Real estate has proven to be one of the safest investments, whether for residential purposes, development of a project or merely for the purpose of renting. However, the price of the investment requires serious analysis of the risks related to the purchase. In the following article we share our experience with the advisable process of purchasing real estates on the territory of Bulgaria.

Legal Due Diligence

Legal due diligence is usually a preliminary stage in the process of purchasing real estate. Its aim is to confirm whether the seller is the owner of the real estate, whether there are any encumbrances or other restrictions over it and could it serve the needs of the purchaser. On the basis of these findings, the major risks related to the respective real estate shall be determined.

The analysis is based on the documents provided by the seller, references to public registers as well as publicly available documents and information, e.g., sketches, ownership deeds, heir certificates, court judgements etc.

The research about the respective real estate could take up some time, therefore reservation agreements and deposits are a common practice. They also represent an additional guarantee of the purchaser’s intentions to acquire the property.

The conclusions of the legal due diligence determine the decision whether to purchase the real estate and what terms and conditions should be set for its acquisition. E.g., easements in favour of neighboring real estate could serve as ground for a price reduction.

After positive legal due diligence, the purchaser could sign a preliminary or final agreement for the acquisition of the property.

Preliminary agreement

Signing a preliminary agreement is not a mandatory stage in the acquisition of real estate, but it is often resorted to when the purchaser and seller are not ready to conclude a final agreement due to encumbrances, lack of up-to-date documents or the need for financing.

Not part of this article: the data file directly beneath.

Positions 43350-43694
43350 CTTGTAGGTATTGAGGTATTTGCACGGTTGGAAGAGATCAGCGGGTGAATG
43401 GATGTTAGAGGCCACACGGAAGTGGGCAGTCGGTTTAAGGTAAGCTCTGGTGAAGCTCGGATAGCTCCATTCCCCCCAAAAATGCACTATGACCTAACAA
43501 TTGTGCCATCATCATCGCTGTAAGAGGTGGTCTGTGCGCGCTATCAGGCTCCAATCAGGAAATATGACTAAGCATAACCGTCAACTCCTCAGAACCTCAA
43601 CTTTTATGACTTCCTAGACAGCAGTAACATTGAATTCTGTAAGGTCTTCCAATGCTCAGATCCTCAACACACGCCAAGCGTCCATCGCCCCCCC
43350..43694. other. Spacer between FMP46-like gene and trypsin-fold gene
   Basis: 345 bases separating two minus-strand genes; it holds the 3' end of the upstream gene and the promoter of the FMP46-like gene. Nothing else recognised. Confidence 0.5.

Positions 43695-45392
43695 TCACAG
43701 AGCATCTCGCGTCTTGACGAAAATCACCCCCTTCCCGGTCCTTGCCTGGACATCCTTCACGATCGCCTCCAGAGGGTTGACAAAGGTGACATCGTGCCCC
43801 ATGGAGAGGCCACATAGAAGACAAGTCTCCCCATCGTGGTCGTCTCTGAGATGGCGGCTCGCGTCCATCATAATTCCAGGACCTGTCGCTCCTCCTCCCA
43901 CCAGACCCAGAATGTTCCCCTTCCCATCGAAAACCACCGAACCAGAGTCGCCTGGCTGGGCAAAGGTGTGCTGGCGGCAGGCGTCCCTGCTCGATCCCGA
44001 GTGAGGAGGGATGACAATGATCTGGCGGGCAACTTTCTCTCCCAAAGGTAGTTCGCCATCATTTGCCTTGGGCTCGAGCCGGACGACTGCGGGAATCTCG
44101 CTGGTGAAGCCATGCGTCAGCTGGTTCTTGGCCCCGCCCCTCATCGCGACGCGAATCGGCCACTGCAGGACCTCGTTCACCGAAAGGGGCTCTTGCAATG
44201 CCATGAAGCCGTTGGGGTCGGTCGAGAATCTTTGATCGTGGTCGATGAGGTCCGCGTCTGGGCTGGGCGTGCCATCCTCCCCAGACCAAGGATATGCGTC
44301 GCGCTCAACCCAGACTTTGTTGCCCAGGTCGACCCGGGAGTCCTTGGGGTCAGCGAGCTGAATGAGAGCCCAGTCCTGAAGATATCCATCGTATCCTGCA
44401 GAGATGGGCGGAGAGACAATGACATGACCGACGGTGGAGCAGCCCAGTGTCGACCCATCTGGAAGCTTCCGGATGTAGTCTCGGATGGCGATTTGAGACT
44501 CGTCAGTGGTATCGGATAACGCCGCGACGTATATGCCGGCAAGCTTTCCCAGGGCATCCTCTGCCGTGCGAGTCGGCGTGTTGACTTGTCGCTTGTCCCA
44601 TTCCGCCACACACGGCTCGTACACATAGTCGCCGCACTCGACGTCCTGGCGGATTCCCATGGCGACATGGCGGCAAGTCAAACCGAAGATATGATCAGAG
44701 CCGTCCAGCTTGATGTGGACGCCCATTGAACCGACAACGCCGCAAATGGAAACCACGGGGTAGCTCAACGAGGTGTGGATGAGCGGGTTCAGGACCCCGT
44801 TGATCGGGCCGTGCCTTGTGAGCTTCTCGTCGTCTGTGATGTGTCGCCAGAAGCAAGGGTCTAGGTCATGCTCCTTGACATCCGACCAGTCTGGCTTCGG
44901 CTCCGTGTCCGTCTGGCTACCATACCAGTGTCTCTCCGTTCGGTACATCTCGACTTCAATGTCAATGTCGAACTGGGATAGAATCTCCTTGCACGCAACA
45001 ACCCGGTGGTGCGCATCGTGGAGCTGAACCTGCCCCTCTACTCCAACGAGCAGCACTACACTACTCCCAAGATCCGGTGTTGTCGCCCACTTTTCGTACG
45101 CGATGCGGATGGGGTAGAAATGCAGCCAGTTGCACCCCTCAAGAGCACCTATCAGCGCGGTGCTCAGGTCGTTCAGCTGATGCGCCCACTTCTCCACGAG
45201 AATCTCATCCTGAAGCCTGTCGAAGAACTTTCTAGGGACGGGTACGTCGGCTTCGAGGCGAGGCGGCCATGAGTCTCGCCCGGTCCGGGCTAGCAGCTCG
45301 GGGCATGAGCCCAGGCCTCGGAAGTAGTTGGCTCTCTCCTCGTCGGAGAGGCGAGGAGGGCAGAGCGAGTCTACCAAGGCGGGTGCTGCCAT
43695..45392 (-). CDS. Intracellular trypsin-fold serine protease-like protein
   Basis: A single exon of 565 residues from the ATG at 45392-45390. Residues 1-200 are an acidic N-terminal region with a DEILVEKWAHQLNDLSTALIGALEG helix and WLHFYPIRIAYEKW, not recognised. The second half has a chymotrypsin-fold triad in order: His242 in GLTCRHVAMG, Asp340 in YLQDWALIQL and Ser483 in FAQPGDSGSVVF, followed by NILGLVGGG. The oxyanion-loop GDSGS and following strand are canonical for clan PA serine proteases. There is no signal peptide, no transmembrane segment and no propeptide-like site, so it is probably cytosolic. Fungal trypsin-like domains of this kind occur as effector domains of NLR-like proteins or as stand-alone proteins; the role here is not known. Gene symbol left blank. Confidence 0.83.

Preliminary agreements negotiate the structure of the transfer considering the risks identified in the legal due diligence, the tax implications for each party and the financing for the sale price. The price and method of payment, the terms and conditions for entering into a final agreement, the liability for default are some of the most common clauses in preliminary agreements.

They also guarantee the purchaser that if the requirements for a final agreement are met but the seller does not cooperate, the purchaser would be entitled to apply to the court for assistance and acquire the property.

Bank Financing

Purchasers often resort to bank credit to pay the agreed price or part of it. The process of financing the purchase of a property involves providing the required documents and information about the property, the seller and the purchaser, their analysis by the bank, anassessment of credit risk and a determination of financing options. Banks usually require that the borrowers cover a certain percentage of the sale price with their own funds, when approving the loan.The granting of credit is often linked to the establishment of collateral such as mortgages and pledges.

Notary Deed

The conclusion of a final agreement in the form of a notary deed is the stage where the ownership over the real estate is transferred. All terms have expired and the negotiated conditions for the final agreement have been fulfilled.

Where the payment of the sale price or part of it is financed by a bank and the collateral agreed between the purchaser and the bank is a mortgage over the real estate, the latter shall be established on the date of the final agreement. The registration of the mortgage is usually negotiated as a precondition for the payment from the bank to the seller.

And What`s Next?

Upon the acquisition of real estate, the purchaser is obliged to declare the purchase with the local authorities, to inform the exploitation companies for the transfer of ownership, to pay local taxes and waste fees. Some of these obligations are subject to short deadlines and non-compliance with them is sanctioned with fines.

Published on: 01/09/2023

Atty. Petya Norova

Attorney Petya Norova practices in the area of real estate law and has experience in construction, zoning and planning matters. Attorney Norova also works in the areas of commercial law and litigation, contributing to the service of a wide range of clients - both individuals and legal entities. A member of the firm's young and energetic academic community with some of her colleagues, Petya constantly contributes to the development of the law firm in the spirit of academics and extensive theoretical training. She is fluent in English and Italian.